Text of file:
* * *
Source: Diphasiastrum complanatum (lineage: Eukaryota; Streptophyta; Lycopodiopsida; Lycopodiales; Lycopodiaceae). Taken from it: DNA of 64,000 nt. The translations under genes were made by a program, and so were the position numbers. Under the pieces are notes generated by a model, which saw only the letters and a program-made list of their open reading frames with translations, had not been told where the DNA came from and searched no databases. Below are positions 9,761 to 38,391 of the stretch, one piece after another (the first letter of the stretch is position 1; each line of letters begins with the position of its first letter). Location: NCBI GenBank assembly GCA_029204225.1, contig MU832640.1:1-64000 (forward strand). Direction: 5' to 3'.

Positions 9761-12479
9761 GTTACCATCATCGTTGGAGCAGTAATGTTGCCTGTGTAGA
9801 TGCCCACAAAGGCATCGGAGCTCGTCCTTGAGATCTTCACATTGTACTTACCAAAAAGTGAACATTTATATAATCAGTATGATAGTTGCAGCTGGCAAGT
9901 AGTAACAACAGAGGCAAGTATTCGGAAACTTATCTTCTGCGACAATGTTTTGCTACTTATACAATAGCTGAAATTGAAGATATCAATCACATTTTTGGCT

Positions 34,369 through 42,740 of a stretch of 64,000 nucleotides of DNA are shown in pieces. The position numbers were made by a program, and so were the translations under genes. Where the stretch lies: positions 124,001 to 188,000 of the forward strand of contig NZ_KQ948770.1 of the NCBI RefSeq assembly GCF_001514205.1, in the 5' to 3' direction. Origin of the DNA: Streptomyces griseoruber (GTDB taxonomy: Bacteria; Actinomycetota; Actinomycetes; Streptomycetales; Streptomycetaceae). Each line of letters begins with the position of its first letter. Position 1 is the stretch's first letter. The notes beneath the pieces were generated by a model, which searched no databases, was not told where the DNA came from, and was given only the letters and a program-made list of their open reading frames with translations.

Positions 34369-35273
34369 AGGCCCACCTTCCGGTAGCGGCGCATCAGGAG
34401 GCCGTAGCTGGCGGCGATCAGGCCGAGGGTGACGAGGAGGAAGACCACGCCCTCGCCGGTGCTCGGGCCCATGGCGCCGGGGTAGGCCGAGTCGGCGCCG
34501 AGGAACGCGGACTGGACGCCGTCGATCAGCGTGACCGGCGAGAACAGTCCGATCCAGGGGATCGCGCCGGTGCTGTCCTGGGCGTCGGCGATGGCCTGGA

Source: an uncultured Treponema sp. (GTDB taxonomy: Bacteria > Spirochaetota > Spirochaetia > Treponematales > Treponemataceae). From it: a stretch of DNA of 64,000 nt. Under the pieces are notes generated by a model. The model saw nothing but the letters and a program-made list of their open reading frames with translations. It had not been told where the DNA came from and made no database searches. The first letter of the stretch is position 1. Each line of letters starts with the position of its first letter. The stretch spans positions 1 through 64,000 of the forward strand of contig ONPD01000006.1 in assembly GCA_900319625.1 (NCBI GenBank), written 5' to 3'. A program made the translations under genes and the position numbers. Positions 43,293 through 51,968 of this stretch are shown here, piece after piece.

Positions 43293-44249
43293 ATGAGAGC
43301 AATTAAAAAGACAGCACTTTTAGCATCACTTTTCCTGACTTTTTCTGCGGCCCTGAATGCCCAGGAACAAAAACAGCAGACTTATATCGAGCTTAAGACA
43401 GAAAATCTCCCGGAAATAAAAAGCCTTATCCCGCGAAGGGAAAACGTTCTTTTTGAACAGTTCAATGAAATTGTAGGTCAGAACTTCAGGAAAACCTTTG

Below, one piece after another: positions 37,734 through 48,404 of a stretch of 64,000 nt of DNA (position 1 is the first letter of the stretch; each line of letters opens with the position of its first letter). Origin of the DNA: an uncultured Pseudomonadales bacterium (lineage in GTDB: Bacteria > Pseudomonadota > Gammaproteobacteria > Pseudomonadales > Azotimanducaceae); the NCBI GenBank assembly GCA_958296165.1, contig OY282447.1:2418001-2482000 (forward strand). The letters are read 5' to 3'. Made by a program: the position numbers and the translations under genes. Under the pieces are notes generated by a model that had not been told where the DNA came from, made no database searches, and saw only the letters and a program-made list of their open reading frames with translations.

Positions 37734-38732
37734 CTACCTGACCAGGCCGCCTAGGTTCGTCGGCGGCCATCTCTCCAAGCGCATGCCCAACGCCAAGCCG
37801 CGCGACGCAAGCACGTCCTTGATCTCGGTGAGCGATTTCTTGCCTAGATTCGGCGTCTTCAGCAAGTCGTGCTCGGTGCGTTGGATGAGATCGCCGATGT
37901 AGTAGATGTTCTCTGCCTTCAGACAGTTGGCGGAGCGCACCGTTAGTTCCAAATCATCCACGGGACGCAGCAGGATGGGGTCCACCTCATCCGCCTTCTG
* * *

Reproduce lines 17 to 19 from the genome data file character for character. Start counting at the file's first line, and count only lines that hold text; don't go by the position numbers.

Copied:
Positions 37734-38732
37734 CTACCTGACCAGGCCGCCTAGGTTCGTCGGCGGCCATCTCTCCAAGCGCATGCCCAACGCCAAGCCG
37801 CGCGACGCAAGCACGTCCTTGATCTCGGTGAGCGATTTCTTGCCTAGATTCGGCGTCTTCAGCAAGTCGTGCTCGGTGCGTTGGATGAGATCGCCGATGT